Personally, I don't like that kind of "abuse" of operators at 
 all. I think it looks really unusual and it kind of breaks 
 your "flow" when reading the code. Additionally, people, who 
 don't know about the special behaviour the operators have in 
 this case, might get really confused. I would much prefer it, 
 if you used a more common fluent style (like 
 1.0.should.be.approximately(1.0001);).

 Anyways, thanks for working on this awesome project!
I think I'm siding with Johannes here. Much as the overloads look nice, I don't really see the advantage over `shouldEqual`. Also, what's with `all.these.identifiers`? Any particular reason why you are more fond of them rather than of good ol' pascalCase?
Fluent assertions have one major advantage over using pascalCase assertions: There is no ambiuguity about the order of arguments. When using e.g. assertEquals, how do you know wheter is is supposed to be assertEquals(actual, expected), or assertEquals(expected, actual)? The first one is the only one that makes sense wirh UFCS, but it is not clear directly from the API. On top of that, some popular Frameworks (I‘m looking at you, JUnit...) do it exactly the other way round. With fluent assertions, you don‘t have this Problem, it is much more clear that it should be actual.should.equal(expected) and not expected.should.equal(actual), because it fits naturally in the chain of ufcs calls.
May 07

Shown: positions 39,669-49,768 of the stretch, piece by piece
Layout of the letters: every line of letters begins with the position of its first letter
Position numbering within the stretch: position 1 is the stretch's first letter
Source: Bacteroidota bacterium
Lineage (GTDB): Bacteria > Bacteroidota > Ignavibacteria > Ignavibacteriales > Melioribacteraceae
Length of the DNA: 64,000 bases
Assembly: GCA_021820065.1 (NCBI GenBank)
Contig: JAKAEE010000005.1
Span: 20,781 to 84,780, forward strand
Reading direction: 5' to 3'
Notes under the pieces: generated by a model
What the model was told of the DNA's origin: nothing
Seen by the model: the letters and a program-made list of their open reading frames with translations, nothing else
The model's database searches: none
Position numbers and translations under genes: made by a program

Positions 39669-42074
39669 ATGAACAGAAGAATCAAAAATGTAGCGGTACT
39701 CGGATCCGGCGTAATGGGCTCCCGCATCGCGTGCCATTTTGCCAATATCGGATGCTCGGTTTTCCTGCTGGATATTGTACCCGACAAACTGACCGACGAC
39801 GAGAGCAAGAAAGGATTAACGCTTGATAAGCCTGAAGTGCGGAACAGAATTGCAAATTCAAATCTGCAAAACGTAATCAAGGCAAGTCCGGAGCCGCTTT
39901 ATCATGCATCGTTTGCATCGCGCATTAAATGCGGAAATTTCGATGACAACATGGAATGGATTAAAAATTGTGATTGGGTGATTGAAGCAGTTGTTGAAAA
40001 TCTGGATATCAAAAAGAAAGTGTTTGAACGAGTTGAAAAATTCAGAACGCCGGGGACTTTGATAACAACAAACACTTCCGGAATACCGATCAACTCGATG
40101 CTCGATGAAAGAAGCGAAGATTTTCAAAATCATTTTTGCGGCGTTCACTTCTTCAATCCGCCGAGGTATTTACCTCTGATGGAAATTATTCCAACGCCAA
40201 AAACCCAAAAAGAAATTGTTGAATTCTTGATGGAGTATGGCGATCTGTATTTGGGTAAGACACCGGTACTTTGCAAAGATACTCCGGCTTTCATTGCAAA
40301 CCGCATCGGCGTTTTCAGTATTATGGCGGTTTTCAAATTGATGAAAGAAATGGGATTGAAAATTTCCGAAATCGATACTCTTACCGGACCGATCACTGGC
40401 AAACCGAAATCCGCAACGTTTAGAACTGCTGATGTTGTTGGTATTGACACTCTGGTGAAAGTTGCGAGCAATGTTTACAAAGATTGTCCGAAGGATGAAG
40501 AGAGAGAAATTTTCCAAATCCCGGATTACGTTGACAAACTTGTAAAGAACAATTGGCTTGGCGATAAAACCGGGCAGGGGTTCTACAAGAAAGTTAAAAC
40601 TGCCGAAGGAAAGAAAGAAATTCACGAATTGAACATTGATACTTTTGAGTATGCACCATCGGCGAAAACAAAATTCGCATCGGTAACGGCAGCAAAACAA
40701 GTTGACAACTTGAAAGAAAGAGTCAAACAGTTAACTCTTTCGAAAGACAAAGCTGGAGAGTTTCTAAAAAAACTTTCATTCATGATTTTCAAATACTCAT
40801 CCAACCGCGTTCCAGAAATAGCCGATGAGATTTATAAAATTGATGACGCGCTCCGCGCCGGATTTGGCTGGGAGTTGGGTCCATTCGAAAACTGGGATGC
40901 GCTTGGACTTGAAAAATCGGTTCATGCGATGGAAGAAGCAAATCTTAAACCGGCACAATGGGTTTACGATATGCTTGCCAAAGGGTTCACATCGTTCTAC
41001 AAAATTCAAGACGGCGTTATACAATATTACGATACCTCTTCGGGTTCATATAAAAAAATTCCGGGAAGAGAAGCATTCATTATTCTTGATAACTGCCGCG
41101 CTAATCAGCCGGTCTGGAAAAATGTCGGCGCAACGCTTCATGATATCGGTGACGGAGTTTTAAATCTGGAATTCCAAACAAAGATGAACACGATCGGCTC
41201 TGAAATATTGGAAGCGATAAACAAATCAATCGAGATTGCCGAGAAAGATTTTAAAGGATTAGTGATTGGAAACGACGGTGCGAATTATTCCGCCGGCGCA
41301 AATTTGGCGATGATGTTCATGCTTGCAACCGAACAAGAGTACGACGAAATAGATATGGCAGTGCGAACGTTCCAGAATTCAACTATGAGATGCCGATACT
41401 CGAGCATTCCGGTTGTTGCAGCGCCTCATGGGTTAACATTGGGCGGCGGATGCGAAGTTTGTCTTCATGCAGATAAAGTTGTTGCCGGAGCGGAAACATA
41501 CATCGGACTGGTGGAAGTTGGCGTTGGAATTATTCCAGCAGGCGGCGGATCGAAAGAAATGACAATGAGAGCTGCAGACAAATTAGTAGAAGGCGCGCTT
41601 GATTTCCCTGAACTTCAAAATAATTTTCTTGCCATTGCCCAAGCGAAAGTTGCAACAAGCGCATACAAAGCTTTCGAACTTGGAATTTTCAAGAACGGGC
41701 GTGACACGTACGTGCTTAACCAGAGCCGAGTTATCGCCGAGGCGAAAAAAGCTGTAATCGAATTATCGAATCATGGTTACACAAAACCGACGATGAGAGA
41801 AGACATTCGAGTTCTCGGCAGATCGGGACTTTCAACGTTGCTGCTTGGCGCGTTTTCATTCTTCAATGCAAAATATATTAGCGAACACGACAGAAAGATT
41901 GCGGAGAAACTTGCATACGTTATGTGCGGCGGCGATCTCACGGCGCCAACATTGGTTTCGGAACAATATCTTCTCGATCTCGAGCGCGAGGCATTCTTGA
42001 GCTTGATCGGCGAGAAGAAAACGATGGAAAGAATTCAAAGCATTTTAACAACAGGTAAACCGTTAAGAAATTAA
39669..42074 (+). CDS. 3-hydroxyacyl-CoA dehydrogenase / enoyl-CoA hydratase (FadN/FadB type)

next sibling parent reply "Nick Sabalausky (Abscissa)" <SeeWebsiteToContactMe semitwist.com> writes:
On 05/07/2018 11:57 PM, Johannes Loher wrote:
 On Monday, 7 May 2018 at 09:19:31 UTC, Dechcaudron wrote:
 I think I'm siding with Johannes here. Much as the overloads look 
 nice, I don't really see the advantage over `shouldEqual`. Also, 
 what's with `all.these.identifiers`? Any particular reason why you are 
 more fond of them rather than of good ol' pascalCase?
Fluent assertions have one major advantage over using pascalCase assertions: There is no ambiuguity about the order of arguments. When using e.g. assertEquals, how do you know wheter is is supposed to be assertEquals(actual, expected), or assertEquals(expected, actual)? The first one is the only one that makes sense wirh UFCS, but it is not clear directly from the API. On top of that, some popular Frameworks (I‘m looking at you, JUnit...) do it exactly the other way round. With fluent assertions, you don‘t have this Problem, it is much more clear that it should be actual.should.equal(expected) and not expected.should.equal(actual), because it fits naturally in the chain of ufcs calls.
I don't think that's the issue. At least, it isn't for me. It's not a question of "assert equals" vs "should equal" (Though I am convinced by your argument on that matter). The question is: Why "should.equal" instead of "shouldEqual"? The dot only seems there to be cute. Not that I'm necessarily opposed to any of it (heck, I like cuteness in any sense of the word), it's just that: If the "~" thing is operator abuse, then I don't see how "should.equal", "should.not.be" etc, wouldn't fall into the same category.
May 08
next sibling parent reply Cym13 <cpicard openmailbox.org> writes:
On Tuesday, 8 May 2018 at 07:07:30 UTC, Nick Sabalausky 
(Abscissa) wrote:
 On 05/07/2018 11:57 PM, Johannes Loher wrote:
 On Monday, 7 May 2018 at 09:19:31 UTC, Dechcaudron wrote:
 I think I'm siding with Johannes here. Much as the overloads 
 look nice, I don't really see the advantage over 
 `shouldEqual`. Also, what's with `all.these.identifiers`? Any 
 particular reason why you are more fond of them rather than 
 of good ol' pascalCase?